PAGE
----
Acrylic Paint vs. Gouache: What’s the Difference?
So what is the Difference…Acrylic Paint vs. Acrylic Gouache. The main difference is Acrylic paints include an acrylic polymer, whereas gouache contains Arabic gum, is water-based and dries to matte finish (the same that is used in watercolors–means that it can be reactivated with water).
In this article, you will get a break down from an art supplier with artists on staff that use both acrylic paint and gouache on a daily basis! Understand the key differences, uses, what you can do with each plus some questions and answers at the end!
Paint comes in many different forms, from watercolor to oil paints, and acrylic to gouache; the different methods of mixing pigments and binders has created an incredibly diverse array of options. This has been especially true since the creation of acrylic paint in the mid-20th century.
Now, the growing popularity of traditional gouache paint has opened the door for more variations of paint to exist, such as the more modern invention of acrylic gouache.
While many people and artists might assume acrylic paint and acrylic gouache–or acrylic gouache and traditional gouache–are one and the same, it’s crucial to understand the differences before starting your next project.
In this article, we’ll explore and compare these distinctions and provide valuable tips on when and where each type should be used.
What is the Difference?
- Contains acrylic polymer binder.
- Water-resistant when dry.
- Strong, flexible, and durable.
- Suitable for various surfaces.
- Hybrid paint combining opacity and matte finish.
- Uses acrylic polymer binder with higher pigment load.
- Less durable than acrylic paint.
- Quick-drying with flat, opaque colors.
- Can be applied to paper, canvas, and wood.
- Uses Arabic gum binder.
- Water-based and reactivatable with water.
- Highly opaque, matte finish.
- Popular among designers and animators.
- Works on watercolor paper, canvas, and wood.
a little about acrylic paint…
First, let’s start off by talking a little about acrylic paint and what differentiates it from others. Acrylic paint is created by combining pigment with an acrylic polymer binder. The acrylic polymer’s chemical structure creates a paint that does not reactivate once it has dried, unlike watercolor or a traditional designer gouache.
Acrylic paint’s high polymer binder content also means that it is very strong and flexible and is more resistant to wear, tear, fading, or yellowing than a traditional gouache. Thus, it can be used on a variety of surfaces, including stretched canvas, paper, wood, and is even useful in outdoor settings, such as for murals.
gouache, on the other hand…
Traditional gouache, on the other hand, originally became popular among designers and animators for its highly opaque, matte finish. This means that it can easily be photographed and scanned without the glare that comes from acrylic’s glossy surface.
Traditional gouache is extremely workable; its gum arabic binder–the same that is used in watercolors–means that it can be reactivated with water.
This reactivation can be irritating for designers or animators that want to make quick edits to their paintings without smearing the underlying layers. Thus, the star child of acrylic and gouache was born–Acrylic gouache.
What is Acrylic gouache? It is a hybrid paint…
Acrylic gouache is a hybrid paint that combines the opacity and matte finish of traditional gouache and acrylic’s ability to resist reactivation once dry. It is made by combining pigments with an acrylic polymer binder, similar to acrylic paint. However, acrylic gouache is created with a much higher pigment load, and a reduced amount of acrylic polymer. We Recommend: Turner Acryl Gouache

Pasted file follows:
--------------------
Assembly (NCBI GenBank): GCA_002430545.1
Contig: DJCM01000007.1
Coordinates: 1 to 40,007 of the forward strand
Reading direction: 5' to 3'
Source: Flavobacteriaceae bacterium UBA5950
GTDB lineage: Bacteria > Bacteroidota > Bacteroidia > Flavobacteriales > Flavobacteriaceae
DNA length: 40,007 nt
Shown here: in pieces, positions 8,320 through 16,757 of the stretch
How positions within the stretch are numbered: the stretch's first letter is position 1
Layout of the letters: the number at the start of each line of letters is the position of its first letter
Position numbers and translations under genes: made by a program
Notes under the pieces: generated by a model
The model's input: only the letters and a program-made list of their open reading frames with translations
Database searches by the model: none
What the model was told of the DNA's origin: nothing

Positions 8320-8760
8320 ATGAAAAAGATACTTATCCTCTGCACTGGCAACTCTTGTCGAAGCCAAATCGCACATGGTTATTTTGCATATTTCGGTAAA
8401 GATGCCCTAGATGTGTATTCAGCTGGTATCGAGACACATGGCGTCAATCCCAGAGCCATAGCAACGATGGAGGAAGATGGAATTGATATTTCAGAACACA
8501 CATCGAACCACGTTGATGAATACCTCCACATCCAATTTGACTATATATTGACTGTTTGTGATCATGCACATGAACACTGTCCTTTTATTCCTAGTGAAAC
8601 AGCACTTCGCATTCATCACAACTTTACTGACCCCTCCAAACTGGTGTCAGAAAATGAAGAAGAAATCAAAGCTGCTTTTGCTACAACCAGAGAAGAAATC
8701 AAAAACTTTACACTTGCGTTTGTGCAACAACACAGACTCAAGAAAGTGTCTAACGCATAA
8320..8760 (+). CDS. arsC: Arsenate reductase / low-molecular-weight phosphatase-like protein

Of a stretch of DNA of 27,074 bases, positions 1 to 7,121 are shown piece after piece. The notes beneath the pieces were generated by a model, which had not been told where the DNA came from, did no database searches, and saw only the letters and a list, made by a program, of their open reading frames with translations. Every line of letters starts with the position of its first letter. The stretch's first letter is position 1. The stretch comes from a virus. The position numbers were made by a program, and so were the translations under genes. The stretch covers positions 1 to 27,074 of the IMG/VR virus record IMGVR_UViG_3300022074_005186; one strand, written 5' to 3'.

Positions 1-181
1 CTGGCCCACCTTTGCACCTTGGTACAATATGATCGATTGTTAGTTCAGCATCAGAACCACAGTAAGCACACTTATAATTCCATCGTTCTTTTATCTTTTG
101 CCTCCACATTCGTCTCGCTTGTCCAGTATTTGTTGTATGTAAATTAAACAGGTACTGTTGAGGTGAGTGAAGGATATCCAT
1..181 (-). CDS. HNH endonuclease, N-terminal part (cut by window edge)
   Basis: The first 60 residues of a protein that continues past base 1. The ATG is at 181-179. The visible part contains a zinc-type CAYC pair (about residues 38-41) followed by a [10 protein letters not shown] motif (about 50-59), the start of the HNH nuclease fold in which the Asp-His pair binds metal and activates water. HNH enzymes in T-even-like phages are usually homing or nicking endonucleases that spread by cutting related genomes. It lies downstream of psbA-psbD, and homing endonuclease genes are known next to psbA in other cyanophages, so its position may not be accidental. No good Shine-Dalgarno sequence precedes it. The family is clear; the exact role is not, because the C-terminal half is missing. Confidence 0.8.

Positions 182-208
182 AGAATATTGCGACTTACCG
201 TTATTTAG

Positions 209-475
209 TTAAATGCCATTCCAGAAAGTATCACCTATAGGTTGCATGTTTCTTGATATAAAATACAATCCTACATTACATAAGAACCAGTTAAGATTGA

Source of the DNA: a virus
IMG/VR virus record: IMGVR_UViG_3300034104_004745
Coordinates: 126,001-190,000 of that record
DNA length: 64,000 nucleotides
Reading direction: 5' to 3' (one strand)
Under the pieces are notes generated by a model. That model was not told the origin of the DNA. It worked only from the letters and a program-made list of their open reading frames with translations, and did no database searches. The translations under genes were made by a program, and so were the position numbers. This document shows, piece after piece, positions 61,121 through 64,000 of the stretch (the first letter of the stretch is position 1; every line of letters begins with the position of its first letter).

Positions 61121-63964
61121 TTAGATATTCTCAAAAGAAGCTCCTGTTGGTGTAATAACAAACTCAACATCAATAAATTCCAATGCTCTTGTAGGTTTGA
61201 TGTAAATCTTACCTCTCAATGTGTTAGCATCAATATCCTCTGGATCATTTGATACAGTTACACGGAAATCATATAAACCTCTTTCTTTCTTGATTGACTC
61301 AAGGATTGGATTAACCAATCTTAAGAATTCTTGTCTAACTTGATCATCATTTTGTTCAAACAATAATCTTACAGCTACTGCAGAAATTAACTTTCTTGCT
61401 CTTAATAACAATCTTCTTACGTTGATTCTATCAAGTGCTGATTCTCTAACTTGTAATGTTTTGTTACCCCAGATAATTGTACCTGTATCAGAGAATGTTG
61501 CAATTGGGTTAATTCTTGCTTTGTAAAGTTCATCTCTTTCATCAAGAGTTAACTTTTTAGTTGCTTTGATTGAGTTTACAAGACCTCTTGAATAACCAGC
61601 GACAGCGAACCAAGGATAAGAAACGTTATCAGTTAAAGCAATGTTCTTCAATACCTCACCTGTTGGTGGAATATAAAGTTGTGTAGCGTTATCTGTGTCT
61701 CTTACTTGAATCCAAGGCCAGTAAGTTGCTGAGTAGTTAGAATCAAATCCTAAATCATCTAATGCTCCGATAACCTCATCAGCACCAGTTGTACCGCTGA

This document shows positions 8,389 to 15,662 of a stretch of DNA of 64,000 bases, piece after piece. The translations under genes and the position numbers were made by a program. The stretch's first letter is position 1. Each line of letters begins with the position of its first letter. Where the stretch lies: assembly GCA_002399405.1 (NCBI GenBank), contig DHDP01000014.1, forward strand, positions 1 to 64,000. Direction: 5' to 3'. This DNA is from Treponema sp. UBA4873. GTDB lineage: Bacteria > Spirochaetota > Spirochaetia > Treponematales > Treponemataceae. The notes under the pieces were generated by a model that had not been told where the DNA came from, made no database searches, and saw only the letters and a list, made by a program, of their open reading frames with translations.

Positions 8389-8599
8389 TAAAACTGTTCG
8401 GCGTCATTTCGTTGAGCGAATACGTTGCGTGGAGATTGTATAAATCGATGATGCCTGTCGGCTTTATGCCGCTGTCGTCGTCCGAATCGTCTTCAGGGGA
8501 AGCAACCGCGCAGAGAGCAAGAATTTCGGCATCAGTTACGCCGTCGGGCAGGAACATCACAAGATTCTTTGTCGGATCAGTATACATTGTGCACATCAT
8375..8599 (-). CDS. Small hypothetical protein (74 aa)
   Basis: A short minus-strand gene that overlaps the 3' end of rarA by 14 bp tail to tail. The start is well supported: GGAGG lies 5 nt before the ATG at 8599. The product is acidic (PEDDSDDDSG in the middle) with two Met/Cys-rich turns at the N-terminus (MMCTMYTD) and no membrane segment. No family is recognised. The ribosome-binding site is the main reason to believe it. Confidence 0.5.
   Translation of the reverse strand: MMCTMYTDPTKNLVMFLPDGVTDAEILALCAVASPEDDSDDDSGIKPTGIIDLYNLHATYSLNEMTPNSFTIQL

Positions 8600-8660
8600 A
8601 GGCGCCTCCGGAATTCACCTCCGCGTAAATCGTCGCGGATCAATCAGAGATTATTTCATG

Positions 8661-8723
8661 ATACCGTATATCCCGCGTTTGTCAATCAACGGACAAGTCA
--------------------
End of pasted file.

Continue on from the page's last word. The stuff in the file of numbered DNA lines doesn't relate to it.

This means that it is not as durable as acrylic paint and may crack or flake if not varnished or if applied too thick. But, similarly to acrylic, it can be applied to a variety of surfaces, including paper, canvas, and wood. The opaque properties of acrylic gouache make it perfect for underpainting.
While acrylic paint can also be used for underpainting, it requires more layers to achieve the same level of opacity as acrylic gouache.
Choosing Between Acrylic Paint and Acrylic Gouache
When it comes to choosing between acrylic paint and acrylic gouache, there are a few factors to consider. If you’re looking for vibrant, long-lasting colors and a durable finish, acrylic paint is the way to go. Acrylic paint is also a good choice for outdoor projects and other installations that will be exposed to the elements.
On the other hand, if you’re looking for flat, opaque colors that dry quickly, acrylic gouache is a great option.
Both acrylic paint and acrylic gouache have their own unique qualities and advantages.
By understanding the differences between the two, artists can choose the best medium for their particular project and achieve the desired results.
Some Questions and Answers
What is the advantage of acrylic gouache over acrylic paint?
A: Acrylic gouache is a great option if you want to achieve a flat, opaque look. The paint dries as quickly as acrylic paint but does not have the glossy sheen that acrylic paints have.
What is acrylic gouache paint used for?
A: Flat illustrations and designs – Acrylic gouache paint is a versatile medium that combines the properties of traditional gouache and acrylic paint. It is commonly used by artists, designers, and illustrators for various applications.
What surfaces are best for Acrylic gouache?
A: Acrylic gouache, like acrylic, can be used on a wide variety of substrates, including watercolor paper, canvas, wood panels, and more.
Do professional artists use gouache?
A: Yes, professional artists do use gouache! It has similar properties to watercolor and acrylic paints and are often used for illustration and design work as it dries quickly and is non-reflective. Can also be great for beginners as gouache can be re-wet.